If I ever was a perennialist like Wilber, it would have been a very long time ago, before I started serious study of any traditions. I’ve never thought a synthesis would come that way. A true synthesis would need to be dialectical. But to offer a dialectical synthesis of all traditions seems pretty close to impossible. There is just too much out there. One can certainly love all wisdom, enjoy it, delight in it. But I don’t think one can actually know all wisdom well enough to put it all together in one lifetime. And one lifetime is all any of us has.

I’ve recently been closely studying Alasdair MacIntyre‘s work because I think he’s thought through these questions of comparative method more thoroughly than most. [...] At this point one might ask the question of how exactly traditions are to be counted – a question on which MacIntyre provides less guidance than he should. I go back and forth on this, but the number of traditions I might identify myself in seems to vary between two and five.

The five traditions in question would be Theravāda Buddhism, Madhyamaka Buddhism, Aristotelianism, utilitarian empiricism and historicism – springing above all, respectively, from the thought of Buddhaghosa, Śāntideva, Aristotle, David Hume, and G.W.F. Hegel (or even MacIntyre himself).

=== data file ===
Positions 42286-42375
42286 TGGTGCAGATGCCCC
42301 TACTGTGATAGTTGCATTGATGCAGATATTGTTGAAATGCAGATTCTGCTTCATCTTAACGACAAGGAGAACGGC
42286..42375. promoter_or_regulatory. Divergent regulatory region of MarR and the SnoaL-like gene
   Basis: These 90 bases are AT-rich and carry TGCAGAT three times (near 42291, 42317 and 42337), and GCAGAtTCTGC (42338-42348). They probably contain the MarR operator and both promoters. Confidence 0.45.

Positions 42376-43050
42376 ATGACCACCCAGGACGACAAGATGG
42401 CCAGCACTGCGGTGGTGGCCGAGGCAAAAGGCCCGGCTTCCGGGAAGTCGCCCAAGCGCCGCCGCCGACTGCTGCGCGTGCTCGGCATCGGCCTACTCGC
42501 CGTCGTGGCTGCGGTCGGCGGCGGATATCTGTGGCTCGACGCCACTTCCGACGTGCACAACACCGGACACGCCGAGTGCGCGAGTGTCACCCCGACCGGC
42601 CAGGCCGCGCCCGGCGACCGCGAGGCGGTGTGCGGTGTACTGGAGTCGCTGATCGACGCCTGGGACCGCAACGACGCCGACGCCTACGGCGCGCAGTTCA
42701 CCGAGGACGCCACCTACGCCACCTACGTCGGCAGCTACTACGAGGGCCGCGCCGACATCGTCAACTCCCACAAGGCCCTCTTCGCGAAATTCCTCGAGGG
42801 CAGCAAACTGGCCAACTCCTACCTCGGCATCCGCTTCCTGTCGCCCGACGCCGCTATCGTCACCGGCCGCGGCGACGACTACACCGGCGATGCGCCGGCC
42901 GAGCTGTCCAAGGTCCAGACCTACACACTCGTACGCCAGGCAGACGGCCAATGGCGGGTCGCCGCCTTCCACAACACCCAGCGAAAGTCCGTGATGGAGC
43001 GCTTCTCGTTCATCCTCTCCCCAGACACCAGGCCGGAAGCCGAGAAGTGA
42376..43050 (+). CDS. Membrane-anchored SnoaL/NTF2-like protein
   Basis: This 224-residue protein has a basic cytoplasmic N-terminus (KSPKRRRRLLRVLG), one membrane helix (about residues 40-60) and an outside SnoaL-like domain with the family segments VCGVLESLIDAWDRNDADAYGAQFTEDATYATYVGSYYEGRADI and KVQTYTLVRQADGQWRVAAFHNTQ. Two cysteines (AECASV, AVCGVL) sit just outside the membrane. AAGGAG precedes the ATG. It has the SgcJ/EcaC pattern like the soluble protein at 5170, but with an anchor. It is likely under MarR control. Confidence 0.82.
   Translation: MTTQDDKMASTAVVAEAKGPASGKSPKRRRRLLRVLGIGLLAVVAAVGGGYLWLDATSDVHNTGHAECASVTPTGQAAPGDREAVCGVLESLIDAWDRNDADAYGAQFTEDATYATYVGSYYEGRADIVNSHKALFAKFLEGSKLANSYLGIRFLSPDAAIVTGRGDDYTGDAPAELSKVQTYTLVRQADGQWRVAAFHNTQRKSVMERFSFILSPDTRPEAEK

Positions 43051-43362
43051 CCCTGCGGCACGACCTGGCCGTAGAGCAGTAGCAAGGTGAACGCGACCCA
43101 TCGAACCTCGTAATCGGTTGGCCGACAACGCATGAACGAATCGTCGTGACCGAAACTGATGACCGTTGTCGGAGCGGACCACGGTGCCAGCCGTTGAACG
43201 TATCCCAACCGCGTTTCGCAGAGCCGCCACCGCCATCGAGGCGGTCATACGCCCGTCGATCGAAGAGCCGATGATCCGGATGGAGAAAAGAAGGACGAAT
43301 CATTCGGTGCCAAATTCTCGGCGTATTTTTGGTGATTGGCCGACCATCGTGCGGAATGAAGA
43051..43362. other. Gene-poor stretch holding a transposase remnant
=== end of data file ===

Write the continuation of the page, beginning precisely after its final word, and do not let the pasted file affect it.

I meant to post this back in August when Levi Bryant finally started blogging again, but it somehow got stuck in my drafts (a veritable grave yard of unfinished thoughts and undead ideas!). The philosophical spirit Bryant expresses in his writing is rather unique in its capacity to inspire me to resist. I am very grateful to him for this. So many of my posts on Footnotes2Plato have been provoked by the ideas he has shared on Larval Subjects. I’ll add another to that long list.

In his post on the trauma of speculative realism (etc.), Bryant draws on a passage from Foucault’s Archaeology of History to link the essential structure of myth to the synthetic activity of the subject, that is, to the “temporalizing activity of the subject capable of forming a totality for itself in how it links historicity and futurity in the formation of a present” (Bryant’s words). [Speaking of the present, those in the Bay Area should join us at CIIS tonight for a lecture on Foucault’s life and works by Jamie Socci.

He argues that all prior forms of consciousness (i.e., ideologies) were possessed by the drive to mythologize, that is, to long for a lost origin. Speculative realism (etc.), finally, has exorcised humanity (or some posthuman object formerly known as a human subject) of this possession, freeing ‘us’ to contemplate the fact that ‘we’ are already dead. The enlightened speculative realist no longer believes in ghost stories, not even the ghost story called human subjectivity.

There is much I agree with Bryant about. I align myself with the same “minor” tradition in the history of philosophy that he hints at. I also seek to undermine “the self-present mastery of the subject” and take every opportunity I can to remind myself and others that “we live in the orbit–-in the astronomical sense of the word–-of things that exceed us.”